Women who open and fund an account with ETFmatic will not pay investment management fees for six months.
The robo-investor’s campaign is designed to throw light on the investment gender gap, which typically sees men in a better position to invest than women who are more likely to take career breaks or a cut in hours to raise their children.
The ability for women to invest may also be hampered by the 18.6 per cent salary difference for all types of employment and 9.4 per cent for full-timers.
While the gender pay gap is closing Deloitte estimates it will only slam shut in 2069, if the current trend perseveres.
Attitude to risk is a further factor that adds to the differences between men and women.
Several studies have found women are more likely to put money into savings accounts, rather than invest.
ETFmatic concludes this indicates a lower tolerance for investment risk, which needs to be addressed if women are to achieve long-term financial goals.
Stefanie zu Dohna, client and operations director at ETFmatic, said: “At ETFmatic 10 per cent of our clients are female. The average age of our customers is 34 years. This is an age where lots of people settle down and start seriously thinking about their investments for the future.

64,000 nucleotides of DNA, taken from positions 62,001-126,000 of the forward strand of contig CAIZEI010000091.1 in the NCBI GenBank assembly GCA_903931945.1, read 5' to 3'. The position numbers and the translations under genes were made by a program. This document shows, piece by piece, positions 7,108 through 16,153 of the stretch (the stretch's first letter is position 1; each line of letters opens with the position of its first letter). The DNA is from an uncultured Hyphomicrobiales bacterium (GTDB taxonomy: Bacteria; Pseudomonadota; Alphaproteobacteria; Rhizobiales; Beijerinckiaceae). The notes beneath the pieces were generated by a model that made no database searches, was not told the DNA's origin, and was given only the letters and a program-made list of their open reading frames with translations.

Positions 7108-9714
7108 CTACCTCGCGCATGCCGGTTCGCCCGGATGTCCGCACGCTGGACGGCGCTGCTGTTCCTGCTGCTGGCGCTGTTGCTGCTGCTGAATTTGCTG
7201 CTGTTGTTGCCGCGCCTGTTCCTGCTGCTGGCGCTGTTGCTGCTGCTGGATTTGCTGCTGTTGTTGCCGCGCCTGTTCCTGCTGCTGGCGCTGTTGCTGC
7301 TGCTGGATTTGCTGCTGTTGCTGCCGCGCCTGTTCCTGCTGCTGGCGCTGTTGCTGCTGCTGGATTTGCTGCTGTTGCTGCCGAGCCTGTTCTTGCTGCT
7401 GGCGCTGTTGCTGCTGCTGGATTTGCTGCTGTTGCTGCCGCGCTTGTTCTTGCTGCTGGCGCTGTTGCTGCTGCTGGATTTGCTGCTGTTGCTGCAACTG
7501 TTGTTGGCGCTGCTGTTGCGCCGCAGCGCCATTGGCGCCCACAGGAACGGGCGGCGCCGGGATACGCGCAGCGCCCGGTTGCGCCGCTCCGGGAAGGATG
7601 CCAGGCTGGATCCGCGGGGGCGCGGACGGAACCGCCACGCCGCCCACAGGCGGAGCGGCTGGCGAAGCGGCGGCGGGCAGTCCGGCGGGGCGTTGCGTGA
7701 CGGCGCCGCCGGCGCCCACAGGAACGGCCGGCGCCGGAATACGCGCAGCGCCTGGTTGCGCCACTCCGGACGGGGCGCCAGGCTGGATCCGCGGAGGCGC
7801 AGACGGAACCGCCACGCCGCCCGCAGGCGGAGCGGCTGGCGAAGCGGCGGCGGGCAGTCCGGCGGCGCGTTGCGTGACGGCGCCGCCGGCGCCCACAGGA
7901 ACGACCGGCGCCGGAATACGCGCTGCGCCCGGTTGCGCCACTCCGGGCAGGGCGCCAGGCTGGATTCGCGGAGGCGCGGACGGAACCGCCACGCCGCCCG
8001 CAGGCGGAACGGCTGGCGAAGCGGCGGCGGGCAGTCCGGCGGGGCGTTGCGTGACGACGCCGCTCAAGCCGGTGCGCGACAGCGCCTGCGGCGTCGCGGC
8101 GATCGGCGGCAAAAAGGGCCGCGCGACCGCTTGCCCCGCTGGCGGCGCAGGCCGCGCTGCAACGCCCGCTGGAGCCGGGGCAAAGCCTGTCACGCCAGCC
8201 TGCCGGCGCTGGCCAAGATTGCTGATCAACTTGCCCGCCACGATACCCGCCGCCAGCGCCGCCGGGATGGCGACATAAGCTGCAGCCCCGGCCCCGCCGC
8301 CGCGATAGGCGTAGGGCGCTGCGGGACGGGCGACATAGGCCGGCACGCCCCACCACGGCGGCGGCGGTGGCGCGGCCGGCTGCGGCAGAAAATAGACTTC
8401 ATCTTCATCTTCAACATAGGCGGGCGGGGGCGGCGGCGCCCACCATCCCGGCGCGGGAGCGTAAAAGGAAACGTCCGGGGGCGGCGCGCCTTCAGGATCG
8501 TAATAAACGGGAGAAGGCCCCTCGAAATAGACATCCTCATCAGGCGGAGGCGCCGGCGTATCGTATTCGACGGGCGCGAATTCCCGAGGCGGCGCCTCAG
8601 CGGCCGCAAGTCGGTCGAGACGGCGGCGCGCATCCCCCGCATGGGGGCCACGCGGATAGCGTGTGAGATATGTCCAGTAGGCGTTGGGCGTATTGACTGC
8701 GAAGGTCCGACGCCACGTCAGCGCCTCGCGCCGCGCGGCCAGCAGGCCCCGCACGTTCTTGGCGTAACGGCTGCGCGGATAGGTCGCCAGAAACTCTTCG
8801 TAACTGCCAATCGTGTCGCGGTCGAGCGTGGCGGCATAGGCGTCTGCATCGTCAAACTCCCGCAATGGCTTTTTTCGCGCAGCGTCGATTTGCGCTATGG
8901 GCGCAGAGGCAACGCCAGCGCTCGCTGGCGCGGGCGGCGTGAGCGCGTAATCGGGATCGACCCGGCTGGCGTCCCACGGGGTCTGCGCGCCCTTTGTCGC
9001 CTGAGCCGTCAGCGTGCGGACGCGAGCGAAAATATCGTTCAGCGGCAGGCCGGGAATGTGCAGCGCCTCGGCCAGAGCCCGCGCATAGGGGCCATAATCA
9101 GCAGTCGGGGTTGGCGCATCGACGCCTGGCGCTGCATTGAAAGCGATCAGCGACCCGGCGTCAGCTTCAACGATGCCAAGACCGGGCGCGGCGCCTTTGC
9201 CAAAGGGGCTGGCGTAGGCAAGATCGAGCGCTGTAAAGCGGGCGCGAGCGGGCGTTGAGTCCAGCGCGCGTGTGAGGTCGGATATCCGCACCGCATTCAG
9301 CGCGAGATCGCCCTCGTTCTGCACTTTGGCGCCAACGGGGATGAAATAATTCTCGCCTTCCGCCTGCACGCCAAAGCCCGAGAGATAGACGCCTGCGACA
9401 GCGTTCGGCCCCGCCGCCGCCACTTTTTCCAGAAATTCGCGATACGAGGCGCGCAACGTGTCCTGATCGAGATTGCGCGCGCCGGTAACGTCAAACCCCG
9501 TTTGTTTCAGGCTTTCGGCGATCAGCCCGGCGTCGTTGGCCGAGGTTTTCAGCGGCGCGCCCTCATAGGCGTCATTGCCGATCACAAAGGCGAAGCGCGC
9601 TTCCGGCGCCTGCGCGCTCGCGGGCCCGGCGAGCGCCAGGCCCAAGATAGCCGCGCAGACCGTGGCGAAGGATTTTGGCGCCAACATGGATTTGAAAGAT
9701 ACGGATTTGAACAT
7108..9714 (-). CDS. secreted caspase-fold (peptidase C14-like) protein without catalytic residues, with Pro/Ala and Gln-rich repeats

"But this is also an age where many women are likely to be taking time out of full time work to raise children and earnings may decline - any savings put to one side on a regular basis need to work harder to meet long term financial goals.
“For the next month any woman that opens and funds an account with ETFmatic will have zero investment management fees for six months.
"We hope this helps plug any investment gaps, and encourages more women to use digital wealth management platforms as an alternative investment solution that’s quick, easy, transparent and secure.”
Susan Hill, chartered financial planner at Susan Hill Financial Planning, said: “There is a need for women to take control of their finances. They like to have a plan and to work towards a goal, however they are more cautious than men, and take more time to consider their options.
“I think male advisers don’t always help as they work differently to women and can come across as a little patronising. The solution is to get more female advisers out there and, of course, to ensure sound financial education starts at an early age, and is delivered with both genders in mind.”